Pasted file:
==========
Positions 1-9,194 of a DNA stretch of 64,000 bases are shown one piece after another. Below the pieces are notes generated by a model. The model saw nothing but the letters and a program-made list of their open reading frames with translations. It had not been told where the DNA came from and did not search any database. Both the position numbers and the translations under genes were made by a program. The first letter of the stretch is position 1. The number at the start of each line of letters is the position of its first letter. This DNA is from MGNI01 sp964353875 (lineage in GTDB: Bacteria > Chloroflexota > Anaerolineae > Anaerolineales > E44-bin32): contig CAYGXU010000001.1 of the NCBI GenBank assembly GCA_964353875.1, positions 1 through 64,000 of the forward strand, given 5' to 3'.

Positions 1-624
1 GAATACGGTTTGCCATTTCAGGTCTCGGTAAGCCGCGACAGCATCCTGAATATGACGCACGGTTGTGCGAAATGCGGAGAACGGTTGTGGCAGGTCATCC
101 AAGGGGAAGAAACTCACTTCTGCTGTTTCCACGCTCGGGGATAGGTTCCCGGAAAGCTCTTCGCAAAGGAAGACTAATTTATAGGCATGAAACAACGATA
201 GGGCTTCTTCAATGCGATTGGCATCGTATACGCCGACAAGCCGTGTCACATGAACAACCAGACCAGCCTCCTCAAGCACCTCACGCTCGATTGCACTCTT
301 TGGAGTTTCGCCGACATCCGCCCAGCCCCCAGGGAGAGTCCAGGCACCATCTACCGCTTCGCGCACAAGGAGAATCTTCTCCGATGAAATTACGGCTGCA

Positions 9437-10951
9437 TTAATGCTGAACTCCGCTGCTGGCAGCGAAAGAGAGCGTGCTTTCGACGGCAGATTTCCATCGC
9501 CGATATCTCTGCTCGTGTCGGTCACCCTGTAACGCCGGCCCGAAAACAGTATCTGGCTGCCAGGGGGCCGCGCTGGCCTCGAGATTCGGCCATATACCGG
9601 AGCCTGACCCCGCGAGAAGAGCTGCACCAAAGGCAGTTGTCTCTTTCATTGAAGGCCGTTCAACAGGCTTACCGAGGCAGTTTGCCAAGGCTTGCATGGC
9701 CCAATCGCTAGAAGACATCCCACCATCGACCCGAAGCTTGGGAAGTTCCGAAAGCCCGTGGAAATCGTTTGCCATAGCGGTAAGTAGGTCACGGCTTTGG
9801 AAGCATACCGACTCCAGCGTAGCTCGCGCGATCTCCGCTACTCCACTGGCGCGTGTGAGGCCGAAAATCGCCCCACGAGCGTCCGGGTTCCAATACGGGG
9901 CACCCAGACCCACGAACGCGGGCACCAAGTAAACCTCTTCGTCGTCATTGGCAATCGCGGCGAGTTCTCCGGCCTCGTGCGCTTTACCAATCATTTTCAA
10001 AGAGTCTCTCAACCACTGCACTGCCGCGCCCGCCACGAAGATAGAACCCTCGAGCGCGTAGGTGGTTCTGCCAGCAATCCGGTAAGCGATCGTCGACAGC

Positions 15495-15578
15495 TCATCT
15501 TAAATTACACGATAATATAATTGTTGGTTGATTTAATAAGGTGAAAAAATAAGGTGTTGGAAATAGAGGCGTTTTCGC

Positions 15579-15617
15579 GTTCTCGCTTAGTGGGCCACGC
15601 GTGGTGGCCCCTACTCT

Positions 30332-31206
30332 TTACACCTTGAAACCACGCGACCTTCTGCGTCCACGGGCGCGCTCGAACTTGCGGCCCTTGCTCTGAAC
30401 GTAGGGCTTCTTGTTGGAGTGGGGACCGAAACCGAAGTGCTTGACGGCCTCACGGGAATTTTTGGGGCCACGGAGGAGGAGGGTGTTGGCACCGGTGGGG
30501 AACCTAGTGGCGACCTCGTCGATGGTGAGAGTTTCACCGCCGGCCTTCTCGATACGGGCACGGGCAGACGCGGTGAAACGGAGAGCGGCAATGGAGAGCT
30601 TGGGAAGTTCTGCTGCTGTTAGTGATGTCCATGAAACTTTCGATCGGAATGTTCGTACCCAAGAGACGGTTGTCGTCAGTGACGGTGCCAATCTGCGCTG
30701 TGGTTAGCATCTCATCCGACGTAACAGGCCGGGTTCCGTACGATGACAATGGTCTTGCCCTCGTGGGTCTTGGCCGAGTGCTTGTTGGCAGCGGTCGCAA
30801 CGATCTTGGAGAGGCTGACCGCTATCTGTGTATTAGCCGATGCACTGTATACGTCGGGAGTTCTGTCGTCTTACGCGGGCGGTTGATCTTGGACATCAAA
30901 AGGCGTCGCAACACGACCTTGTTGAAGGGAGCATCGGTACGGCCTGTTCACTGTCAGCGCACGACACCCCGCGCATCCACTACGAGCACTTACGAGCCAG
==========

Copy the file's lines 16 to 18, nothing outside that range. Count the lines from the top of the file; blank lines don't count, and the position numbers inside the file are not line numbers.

15495 TCATCT
15501 TAAATTACACGATAATATAATTGTTGGTTGATTTAATAAGGTGAAAAAATAAGGTGTTGGAAATAGAGGCGTTTTCGC

Positions 15579-15617